|Problem: The student appears to perseverate or get stuck doing the same activity over and over or saying the same thing or feeling the same emotion; may have difficulty transitioning from place to place or activity to activity; requests to change topics or activities may be greeted with negative behavior; changes in routine cause problems; the student appears to be inflexible. (See Tutorial on Flexibility.)
|Behavioral Possibility: Oppositionality
Step 1: Organize observations relevant to the problematic behavior/issue
- Who is reporting the problem?
- When does it occur? (Include time of day, activities etc).
- Where does it occur?
- What tends to precede the problematic behavior/issue?
- What tends to follow the problematic behavior/issue?
- What is the age and functioning level of the student?
- Previous documentation/charts?
Step 2: Identify possible contributors to the problematic behavior/issue
In many cases, there are several contributors to the student’s identified problem. These contributors may interact with each other, therefore, it may be necessary to combine tests from different categories of possibilities. The existence of several interacting contributors may become obvious as you proceed through individual intervention experiments.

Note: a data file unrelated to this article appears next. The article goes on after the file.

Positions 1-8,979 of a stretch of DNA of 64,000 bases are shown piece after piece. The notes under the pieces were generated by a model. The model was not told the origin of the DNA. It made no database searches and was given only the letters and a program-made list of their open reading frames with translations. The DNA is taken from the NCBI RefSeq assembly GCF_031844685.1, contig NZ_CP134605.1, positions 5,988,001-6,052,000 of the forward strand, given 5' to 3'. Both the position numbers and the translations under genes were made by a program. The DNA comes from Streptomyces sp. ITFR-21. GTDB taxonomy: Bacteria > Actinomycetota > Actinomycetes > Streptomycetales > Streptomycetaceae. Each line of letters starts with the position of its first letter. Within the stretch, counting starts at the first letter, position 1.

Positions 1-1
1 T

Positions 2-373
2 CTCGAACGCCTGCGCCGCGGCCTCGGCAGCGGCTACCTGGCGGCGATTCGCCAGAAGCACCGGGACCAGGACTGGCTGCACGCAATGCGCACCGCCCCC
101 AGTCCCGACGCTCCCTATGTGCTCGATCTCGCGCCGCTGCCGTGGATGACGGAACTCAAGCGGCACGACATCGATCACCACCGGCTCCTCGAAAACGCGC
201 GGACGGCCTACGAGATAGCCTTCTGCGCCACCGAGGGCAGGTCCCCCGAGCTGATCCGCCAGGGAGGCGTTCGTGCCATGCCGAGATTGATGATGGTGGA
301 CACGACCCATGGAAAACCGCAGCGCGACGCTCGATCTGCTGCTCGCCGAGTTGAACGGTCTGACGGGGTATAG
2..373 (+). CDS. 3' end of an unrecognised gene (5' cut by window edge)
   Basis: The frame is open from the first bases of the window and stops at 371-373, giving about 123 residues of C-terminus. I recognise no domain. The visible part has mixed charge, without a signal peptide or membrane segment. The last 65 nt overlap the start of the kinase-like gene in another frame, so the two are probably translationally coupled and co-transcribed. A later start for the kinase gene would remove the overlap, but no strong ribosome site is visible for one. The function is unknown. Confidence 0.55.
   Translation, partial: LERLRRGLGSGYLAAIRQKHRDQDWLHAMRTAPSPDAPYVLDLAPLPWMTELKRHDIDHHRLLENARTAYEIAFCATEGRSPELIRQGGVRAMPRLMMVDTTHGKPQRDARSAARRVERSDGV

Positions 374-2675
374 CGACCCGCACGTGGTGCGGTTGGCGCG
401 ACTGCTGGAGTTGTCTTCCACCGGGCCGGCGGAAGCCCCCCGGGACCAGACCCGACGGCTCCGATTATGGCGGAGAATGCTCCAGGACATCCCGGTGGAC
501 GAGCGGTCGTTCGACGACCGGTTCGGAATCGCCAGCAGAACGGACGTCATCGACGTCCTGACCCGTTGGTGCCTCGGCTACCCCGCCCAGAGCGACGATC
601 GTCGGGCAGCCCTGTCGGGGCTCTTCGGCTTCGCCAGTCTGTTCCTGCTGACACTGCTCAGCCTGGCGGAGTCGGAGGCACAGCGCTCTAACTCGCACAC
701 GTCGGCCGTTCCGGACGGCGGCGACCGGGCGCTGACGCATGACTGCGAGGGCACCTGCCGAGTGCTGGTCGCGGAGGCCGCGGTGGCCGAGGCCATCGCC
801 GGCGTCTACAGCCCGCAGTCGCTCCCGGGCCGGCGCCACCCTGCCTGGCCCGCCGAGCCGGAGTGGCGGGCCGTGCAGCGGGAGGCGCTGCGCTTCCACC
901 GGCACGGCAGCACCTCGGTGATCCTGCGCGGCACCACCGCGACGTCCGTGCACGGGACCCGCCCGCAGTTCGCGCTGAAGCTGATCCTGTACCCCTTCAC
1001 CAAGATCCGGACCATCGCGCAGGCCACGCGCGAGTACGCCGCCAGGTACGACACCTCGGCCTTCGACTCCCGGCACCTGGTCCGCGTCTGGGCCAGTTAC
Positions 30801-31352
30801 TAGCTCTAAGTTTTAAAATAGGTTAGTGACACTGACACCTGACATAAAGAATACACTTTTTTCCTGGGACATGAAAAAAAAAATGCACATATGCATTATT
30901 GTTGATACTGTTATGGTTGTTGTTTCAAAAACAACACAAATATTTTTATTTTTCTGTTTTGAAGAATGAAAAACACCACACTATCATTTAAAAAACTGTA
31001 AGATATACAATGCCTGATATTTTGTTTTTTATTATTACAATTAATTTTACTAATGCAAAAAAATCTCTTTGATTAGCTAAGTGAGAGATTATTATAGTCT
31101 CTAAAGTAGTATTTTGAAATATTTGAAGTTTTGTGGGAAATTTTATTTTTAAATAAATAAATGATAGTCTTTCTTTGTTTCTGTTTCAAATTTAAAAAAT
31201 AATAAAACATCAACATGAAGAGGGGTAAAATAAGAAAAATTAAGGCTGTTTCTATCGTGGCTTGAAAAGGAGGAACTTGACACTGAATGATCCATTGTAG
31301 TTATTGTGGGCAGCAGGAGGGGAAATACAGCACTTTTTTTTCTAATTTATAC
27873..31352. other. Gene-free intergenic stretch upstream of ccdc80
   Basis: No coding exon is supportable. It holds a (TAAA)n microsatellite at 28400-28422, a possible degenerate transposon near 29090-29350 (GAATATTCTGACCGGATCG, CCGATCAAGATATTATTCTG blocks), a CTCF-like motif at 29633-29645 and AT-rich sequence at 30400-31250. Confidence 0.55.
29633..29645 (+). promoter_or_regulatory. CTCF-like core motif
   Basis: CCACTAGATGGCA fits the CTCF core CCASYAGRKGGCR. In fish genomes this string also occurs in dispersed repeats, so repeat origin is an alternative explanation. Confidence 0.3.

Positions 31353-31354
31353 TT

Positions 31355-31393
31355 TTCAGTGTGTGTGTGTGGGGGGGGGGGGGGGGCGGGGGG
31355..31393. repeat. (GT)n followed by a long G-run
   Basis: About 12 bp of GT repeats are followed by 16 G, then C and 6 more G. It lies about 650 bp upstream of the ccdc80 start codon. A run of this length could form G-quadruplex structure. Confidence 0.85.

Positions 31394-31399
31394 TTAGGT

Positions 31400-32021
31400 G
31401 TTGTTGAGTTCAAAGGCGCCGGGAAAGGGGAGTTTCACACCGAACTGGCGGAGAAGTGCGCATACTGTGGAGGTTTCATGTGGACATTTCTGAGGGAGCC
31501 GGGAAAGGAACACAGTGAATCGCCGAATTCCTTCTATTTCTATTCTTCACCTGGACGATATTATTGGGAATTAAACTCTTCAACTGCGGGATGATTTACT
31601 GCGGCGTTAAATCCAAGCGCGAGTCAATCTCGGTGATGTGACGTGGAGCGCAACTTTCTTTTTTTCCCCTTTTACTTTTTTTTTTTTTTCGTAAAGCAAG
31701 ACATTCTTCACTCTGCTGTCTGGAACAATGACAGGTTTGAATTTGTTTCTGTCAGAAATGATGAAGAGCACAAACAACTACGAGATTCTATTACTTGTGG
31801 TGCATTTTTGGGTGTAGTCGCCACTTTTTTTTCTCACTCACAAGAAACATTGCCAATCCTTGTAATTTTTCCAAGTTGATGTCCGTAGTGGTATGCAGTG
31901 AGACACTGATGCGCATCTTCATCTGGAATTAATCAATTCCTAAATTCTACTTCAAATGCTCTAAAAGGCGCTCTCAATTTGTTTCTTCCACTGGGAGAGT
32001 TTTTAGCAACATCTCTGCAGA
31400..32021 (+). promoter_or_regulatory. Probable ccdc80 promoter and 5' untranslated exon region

Oppositionality: Some students may appear to be inflexible and engage in ritualistic behavior as a result of oppositional behavior (See Tutorials on Behavior and Behavior Problems after TBI; Behavior Management: Prevention Strategies).
Relevant observations: The student does not comply with requests; appears to always do the opposite of what may be required or asked of him.
Useful experiments for assessment and intervention:
- Observe and record the frequency and/or intensity of the problem behavior when a new teaching strategy or support is being implemented versus when it is not being implemented.
- Possible exploratory teaching strategies or supports for oppositionality (See Tutorial on Behavior and Behavior Problems after TBI): With the student, identify an activity that he enjoys and chooses to participate in. Create a setting that he believes is fun and engaging. Allow for the student to make choices throughout the activity. Make it appear as though he is not complying with an adult’s instructions.
- If the frequency and/or intensity of the targeted behavior decreases during intervention, it may be that the student’s problem behavior is in part a result of oppositional behavior. (See Tutorials on Behavior and Behavior Problems after TBI; Behavior Management: Prevention Strategies.)
Possible referrals: School psychologist, behavior specialist, or counselor for behavioral assessment and behavior management strategies